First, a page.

American Jihadist Arrested in Wichita Airport Bomb Plot - Roxana Hegeman (AP-ABC News)
The FBI arrested Terry Lee Loewen, 58, as part of an FBI sting after he drove a vehicle loaded with what he thought were explosives to a Wichita airport.
Loewen, who worked at the airport, had been under investigation for about six months after making online statements about wanting to commit "violent jihad" against the U.S.
Loewen planned to die in the explosion, a fate that he said was inevitable in his quest to become a martyr in a jihad against America.
Investigators said Loewen frequently expressed admiration for Anwar Al-Awlaki, the American-born al-Qaeda leader who was killed in a 2011 drone strike in Yemen.
Plundered Syrian Torah Scrolls Said Held by Al-Qaeda-Linked Rebels - Elhanan Miller (Times of Israel)
Torah scrolls and other Judaica plundered from the millennia-old Jobar Synagogue in Damascus are being held by an Islamist group inside Syria, which is demanding the release of prisoners captured by the Assad regime in return for the items.
Photos: Holy Land in White (Ynet News)
The beautiful side of Israel's recent snowstorm.
See also More Snow Photos (Times of Israel)
How Widespread Is Islamic Fundamentalism in Western Europe? - Erik Voeten (Washington Post)
Ruud Koopmans from the Wissenschafts-zentrum in Berlin conducted a telephone survey of 9,000 respondents in the Netherlands, Germany, Belgium, France, Austria, and Sweden in 2008.
He found that majorities of Muslim immigrants believe that there is only one interpretation of the Koran possible to which every Muslim should stick (75%), and that religious rules are more important than the laws of the country in which they live (65%).
Moreover, these views are as widespread among younger Muslims as among older generations.
He found that 45% think that Jews cannot be trusted, and 54% believe that the West is out to destroy Muslim culture.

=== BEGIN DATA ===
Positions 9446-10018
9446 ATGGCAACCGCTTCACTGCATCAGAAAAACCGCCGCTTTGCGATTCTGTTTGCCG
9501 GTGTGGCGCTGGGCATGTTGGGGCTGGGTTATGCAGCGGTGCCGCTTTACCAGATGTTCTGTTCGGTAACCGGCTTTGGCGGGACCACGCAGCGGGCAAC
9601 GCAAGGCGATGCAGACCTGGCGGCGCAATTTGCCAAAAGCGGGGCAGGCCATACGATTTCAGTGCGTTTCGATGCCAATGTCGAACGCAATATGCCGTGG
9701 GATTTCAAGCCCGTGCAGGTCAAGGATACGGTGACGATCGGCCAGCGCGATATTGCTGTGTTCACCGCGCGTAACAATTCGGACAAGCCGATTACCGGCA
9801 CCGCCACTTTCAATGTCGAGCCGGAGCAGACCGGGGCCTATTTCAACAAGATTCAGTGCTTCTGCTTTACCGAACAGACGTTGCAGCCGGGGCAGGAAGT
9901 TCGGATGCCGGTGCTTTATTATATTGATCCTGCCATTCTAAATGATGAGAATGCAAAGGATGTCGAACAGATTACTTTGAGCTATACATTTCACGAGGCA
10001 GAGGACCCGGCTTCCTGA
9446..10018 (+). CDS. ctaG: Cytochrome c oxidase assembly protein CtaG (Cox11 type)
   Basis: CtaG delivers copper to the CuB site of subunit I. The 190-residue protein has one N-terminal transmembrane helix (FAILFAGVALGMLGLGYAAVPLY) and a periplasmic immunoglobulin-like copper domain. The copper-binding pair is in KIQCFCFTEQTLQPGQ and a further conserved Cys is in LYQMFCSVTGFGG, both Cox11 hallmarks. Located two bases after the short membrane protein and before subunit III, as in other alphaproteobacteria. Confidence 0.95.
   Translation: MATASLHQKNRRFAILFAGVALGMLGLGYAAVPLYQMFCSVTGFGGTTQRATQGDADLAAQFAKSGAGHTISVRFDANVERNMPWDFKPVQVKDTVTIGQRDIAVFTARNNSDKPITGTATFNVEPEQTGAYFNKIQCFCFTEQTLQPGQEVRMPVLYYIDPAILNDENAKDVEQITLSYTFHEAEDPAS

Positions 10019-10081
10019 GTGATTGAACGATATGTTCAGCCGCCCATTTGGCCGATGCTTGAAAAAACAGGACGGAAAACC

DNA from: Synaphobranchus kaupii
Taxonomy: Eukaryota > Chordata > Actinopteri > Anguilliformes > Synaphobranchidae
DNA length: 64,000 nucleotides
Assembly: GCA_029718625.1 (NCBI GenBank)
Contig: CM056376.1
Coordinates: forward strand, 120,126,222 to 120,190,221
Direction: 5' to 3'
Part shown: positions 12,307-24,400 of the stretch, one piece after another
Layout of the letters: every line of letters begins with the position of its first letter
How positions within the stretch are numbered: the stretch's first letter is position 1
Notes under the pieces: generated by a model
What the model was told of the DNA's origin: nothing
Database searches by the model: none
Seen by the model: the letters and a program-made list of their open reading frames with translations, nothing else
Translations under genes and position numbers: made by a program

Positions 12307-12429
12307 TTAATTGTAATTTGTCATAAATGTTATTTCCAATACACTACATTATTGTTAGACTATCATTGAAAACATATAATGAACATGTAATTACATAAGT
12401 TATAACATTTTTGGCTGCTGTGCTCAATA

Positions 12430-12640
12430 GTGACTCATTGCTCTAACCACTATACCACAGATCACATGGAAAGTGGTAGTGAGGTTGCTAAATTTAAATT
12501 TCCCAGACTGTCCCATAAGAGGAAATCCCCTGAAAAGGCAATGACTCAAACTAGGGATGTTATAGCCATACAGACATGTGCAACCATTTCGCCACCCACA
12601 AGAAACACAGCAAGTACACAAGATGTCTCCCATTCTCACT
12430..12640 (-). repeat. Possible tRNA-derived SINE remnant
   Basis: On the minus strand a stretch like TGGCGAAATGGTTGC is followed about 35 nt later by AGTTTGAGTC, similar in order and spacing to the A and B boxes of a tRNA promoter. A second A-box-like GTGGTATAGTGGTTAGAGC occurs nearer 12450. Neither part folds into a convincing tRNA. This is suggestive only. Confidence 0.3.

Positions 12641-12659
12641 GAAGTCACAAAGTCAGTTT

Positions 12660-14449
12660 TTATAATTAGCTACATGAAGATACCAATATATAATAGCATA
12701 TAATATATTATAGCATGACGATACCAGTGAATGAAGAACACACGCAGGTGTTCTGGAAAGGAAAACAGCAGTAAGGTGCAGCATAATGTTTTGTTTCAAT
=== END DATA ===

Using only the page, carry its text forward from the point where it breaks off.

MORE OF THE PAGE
The writer is Associate Professor of Geopolitics and Justice in World Affairs at Georgetown University.
The IDF's Bedouin Trackers - Yaakov Lappin (Jerusalem Post)
Just south of the Red Sea resort city of Eilat, al-Qaeda-affiliated terror cells gather arms and plot their next move.
Even if these potential intruders manage to get past the new security barrier, they would still have to overcome another formidable obstacle: the highly experienced IDF Bedouin trackers.
Maj. Waleed Swaled, the deputy commander of the IDF Bedouin Tracker's Unit, and his men work every day - and night - using their finely tuned natural sensors. "We'll see every sign that hints someone was here."
In an era of unprecedented hi-tech surveillance and intelligence capabilities, the trackers continue to play a key role in border security.
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- Lebanese Army Sniper Kills IDF Soldier - Henry Austin and Lawahez Jabari
An Israeli soldier was shot dead by a sniper from the Lebanese Armed Forces on Sunday. The IDF said the soldier was driving along the Israel-Lebanon border near Rosh Hanikra when the shots were fired. UN Secretary-General Ban Ki-Moon said he "deplores" the shooting.
See also Name of IDF Soldier Killed by Lebanese Sniper Released - Yoav Zitun
Petty Officer 1st Class Shlomi Cohen, 31, was the IDF soldier killed near the Lebanese border on Sunday.
- Kerry: Israeli-Palestinian Peace Deal by Spring Remains the Goal - William Booth and Anne Gearan
A full and final peace agreement is still possible within the nine-month calendar set for U.S.-brokered talks, Secretary of State John Kerry said Friday following two days of meetings with Israeli and Palestinian leaders. He rejected persistent speculation that the U.S. would settle for a partial or interim agreement and a continuation of talks.